Airport deployments of facial recognition in Asia-Pacific continue rapid growth
Biometrics deployments for air traveler identification in the Asia-Pacific region are taking off, with several airports updating their roll-out plans and AirAsia announcing plans to extend its facial recognition boarding checks to more destinations.
Passengers at Narita International Airport will be able to board flights with facial biometrics instead of a passport or boarding pass check starting in spring, 2020. The airport says in an announcement it will be the first in the world to allow passengers to board without pausing for identification.
The system is expected to increase convenience for travelers, including those attending the 2020 Tokyo Summer Olympics and Paralympics, for which a similar fast-matching facial recognition from NEC will be used for athlete screening. Passengers will have facial photos taken at self-service check-in kiosks, where they will enter their passport and boarding pass information. Facial biometrics can then be used for baggage drop safety inspection, and boarding processes.
Low-cost airline AirAsia is also piloting facial recognition security checks for flight boarding at Senai International Airport in Johor, and is planning to roll out the technology to select airports in its home country Malaysia this year, The Edge Markets reports.
The airline is working with various airport authorities and Malaysia Airport Holdings Bhd on the roll-out, which is planned for Kuching International Airport and klia2 (Kuala Lumpur International Airport). At the latter airport, the company’s technology will be used for its first cross-border route, between Kuala Lumpur and Avalon Airport in Melbourne.
The Hong Kong International Airport (HKIA) is on track to use single token identity powered by biometrics to pass through various checkpoints with facial recognition, according to an editorial in the International Airport Review by HKIA General Manager Chris Au Young.
The four automated e-security gates installed by the Airport Authority of Hong Kong (AAHK) in September 2018 are now processing security checks in about 20 seconds, and passenger feedback has been positive, Young says. He also reaffirms HKIA’s goal to install 44 biometric e-security gates by the end of Q1 2019, and to begin upgrading smart check-in kiosks and self-bag drop counters with biometric modules this year, with the ultimate goal of eliminating queue time for passengers.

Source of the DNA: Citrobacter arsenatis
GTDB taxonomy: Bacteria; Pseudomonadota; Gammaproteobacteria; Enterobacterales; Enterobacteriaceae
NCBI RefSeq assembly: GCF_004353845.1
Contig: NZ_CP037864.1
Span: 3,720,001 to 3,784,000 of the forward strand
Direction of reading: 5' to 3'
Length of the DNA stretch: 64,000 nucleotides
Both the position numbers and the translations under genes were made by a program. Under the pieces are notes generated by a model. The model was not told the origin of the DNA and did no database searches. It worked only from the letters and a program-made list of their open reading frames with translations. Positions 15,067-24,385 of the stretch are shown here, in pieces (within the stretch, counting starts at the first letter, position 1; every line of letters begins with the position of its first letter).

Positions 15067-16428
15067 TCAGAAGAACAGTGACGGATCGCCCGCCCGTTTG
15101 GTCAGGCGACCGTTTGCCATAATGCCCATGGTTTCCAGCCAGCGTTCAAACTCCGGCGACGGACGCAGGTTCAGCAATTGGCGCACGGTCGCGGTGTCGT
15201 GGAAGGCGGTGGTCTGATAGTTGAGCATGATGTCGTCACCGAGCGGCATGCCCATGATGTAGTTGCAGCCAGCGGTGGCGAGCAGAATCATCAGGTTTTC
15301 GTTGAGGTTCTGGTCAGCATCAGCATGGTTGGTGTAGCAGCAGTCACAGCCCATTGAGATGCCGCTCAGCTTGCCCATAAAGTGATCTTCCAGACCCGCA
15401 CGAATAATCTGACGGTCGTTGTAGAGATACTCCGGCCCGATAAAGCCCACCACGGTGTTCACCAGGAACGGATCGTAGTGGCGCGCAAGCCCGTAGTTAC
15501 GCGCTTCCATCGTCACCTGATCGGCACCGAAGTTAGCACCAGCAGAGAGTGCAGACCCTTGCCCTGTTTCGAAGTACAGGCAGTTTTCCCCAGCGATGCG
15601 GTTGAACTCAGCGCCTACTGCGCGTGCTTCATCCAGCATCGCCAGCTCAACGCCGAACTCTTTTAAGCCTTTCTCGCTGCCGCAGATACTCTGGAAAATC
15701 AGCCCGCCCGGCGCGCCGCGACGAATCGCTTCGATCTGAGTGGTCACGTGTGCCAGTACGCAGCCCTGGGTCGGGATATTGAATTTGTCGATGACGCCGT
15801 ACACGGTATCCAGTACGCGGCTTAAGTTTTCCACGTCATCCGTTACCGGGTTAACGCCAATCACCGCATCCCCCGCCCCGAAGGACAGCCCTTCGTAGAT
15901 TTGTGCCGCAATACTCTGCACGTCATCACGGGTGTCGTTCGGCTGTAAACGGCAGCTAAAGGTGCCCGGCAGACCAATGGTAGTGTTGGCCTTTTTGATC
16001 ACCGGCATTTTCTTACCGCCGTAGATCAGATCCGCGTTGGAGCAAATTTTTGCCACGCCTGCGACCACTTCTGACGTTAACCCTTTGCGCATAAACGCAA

The AAHK plans to launch the single-token system by early 2020, with HKIA completing e-security gate installations at all 9 transfer points around the airport by the end of 2019.
Sydney Airport CEO Geoff Culbert writes in another International Airport Review editorial that the airport’s trial of facial recognition with Qantas Airways is testing the technology for check in, baggage drop, lounge access, and boarding processes. He also says that the process will extend to biometric mobile check-in and automated border processing, eventually.
“It’s safe to say that biometrics technology will one day be commonplace,” Culbert writes. “We’re already witnessing its rapid uptake in the world of mobile devices and we’ll no doubt continue to see innovative new applications for it. Naturally, airports around the world are considering the enormous benefits to the customer of implementing facial recognition technology. As a leading trial, Sydney Airport’s biometrics initiative will likely inform the adoption of this gamechanging technology across the broader aviation industry.”